Cashew Cultivation: An Opportunity for a New Start
Less than five years ago, Jean-Baptiste Bationo, a farmer from Bouaflé in central Côte d’Ivoire, had no experience growing cashews and instead grew cocoa, which he had cultivated for over 20 years. However, with the cacao swollen shoot virus (CSSV) devastating plantations across Côte d’Ivoire, Bationo’s harvests were affected, putting his operations in a tenuous situation. Bationo and farmers experiencing similar damage had to find a sustainable solution that would rid them of the CSSV problem and improve their activities for the long run.
This led Bationo to work with the USDA Food for Progress West Africa PRO-Cashew Project which offered to provide farmers with high-quality grafted seedlings as part of its cashew seedling initiative. This initiative aims to promote the expansion of trees with favorable traits such as larger nut sizes, resilience to climatic shifts and the ability to speed up the production of their first harvest, helping farmers increase their production and quality to be more competitive in local markets.
Seeing an opportunity to replace his virus-prone cacao with this new profitable crop, Bationo signed up to be shortlisted as a participant and eventually received 130 cashew seedlings from PRO-Cashew at a subsidized cost in 2022.
“I was very concerned, because I thought at the time [replacing my cacao plantation] was a huge loss for me,” Bationo said. “After all the effort I’d put into creating and growing my cacao plantation, I did not know what to do.”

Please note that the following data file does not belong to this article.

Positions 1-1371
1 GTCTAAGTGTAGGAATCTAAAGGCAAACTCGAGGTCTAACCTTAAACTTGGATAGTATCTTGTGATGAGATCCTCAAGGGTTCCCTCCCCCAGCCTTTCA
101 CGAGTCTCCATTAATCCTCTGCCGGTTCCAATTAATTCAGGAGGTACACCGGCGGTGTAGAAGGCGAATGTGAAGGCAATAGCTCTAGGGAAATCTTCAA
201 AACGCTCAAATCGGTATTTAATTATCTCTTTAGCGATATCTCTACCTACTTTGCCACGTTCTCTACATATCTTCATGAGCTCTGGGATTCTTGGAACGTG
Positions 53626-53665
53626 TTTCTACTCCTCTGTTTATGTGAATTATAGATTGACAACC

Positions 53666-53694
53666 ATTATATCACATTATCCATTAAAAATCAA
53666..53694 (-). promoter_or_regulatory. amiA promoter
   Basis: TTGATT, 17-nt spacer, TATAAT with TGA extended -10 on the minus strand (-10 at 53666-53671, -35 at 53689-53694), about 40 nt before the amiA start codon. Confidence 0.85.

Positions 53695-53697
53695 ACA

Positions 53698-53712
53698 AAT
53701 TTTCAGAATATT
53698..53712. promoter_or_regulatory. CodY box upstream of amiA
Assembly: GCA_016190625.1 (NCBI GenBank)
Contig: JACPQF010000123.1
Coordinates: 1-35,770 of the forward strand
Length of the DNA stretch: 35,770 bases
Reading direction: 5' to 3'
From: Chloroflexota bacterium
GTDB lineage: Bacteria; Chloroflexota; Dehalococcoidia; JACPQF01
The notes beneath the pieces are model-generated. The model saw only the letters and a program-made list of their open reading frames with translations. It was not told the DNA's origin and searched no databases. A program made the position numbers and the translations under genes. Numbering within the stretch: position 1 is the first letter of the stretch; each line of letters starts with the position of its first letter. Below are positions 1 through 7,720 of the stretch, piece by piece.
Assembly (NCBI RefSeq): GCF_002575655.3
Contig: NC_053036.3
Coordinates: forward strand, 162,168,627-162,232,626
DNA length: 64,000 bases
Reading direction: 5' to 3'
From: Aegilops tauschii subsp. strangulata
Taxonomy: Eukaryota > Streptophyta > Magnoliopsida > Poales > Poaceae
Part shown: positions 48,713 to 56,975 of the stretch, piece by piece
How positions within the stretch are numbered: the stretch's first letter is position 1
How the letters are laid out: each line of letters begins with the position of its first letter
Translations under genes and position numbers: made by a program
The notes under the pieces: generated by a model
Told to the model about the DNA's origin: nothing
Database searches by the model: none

For him, cashew planting was an ideal solution for replacing his cacao plantation. The grafted plants provided by PRO-Cashew are resistant to diseases and resilient to the effects of climate change. Additionally, cashew trees require less rainfall than cacao plantations. Where cacao plantations require between 1,500-2,000 millimeters of rainfall annually, cashew trees only require 800-1,800 millimeters.Finally, the grafted seedlings only take three years to produce their first harvest compared to the typical five years normal seedlings take, ensuring a quicker restart to his activities.
After taking advantage of the Agence Nationale d’Appui au Développement Rural (ANADER) governmental program that supports farmers with uprooting their cacao crops to eradicate CSSV at no cost to farmers, Bationo’s plantation was ready to start fresh with his new cashew venture.
A year into the restoration of his plantation, his new cashew seedlings were developing well. And while waiting for the crops to start producing, Bationo decided to intercrop bananas and casava within the plantation to bring in an additional source of income. As he continues transitioning to a new and more sustainable agricultural endeavor, he hopes to serve as a source of inspiration to other cacao growers experiencing CSSV by helping them convert to the fruitful cashew sector.
For producers looking to transition into or enhance their cashew production, PRO-Cashew supports them to access improved planting materials, connect with technical experts that enhance their operations and participate in workshops designed to strengthen their financial management. The Project also works to build linkages with market actors such as seedling retailers—including those connected to commercial nurseries established through public-private partnerships, farm renovation and rehabilitation providers and rural-based service providers to help farmers develop transition plans and receive tree cutting and pruning services. With these options available, farmers like Bationo have the opportunity to grow and thrive.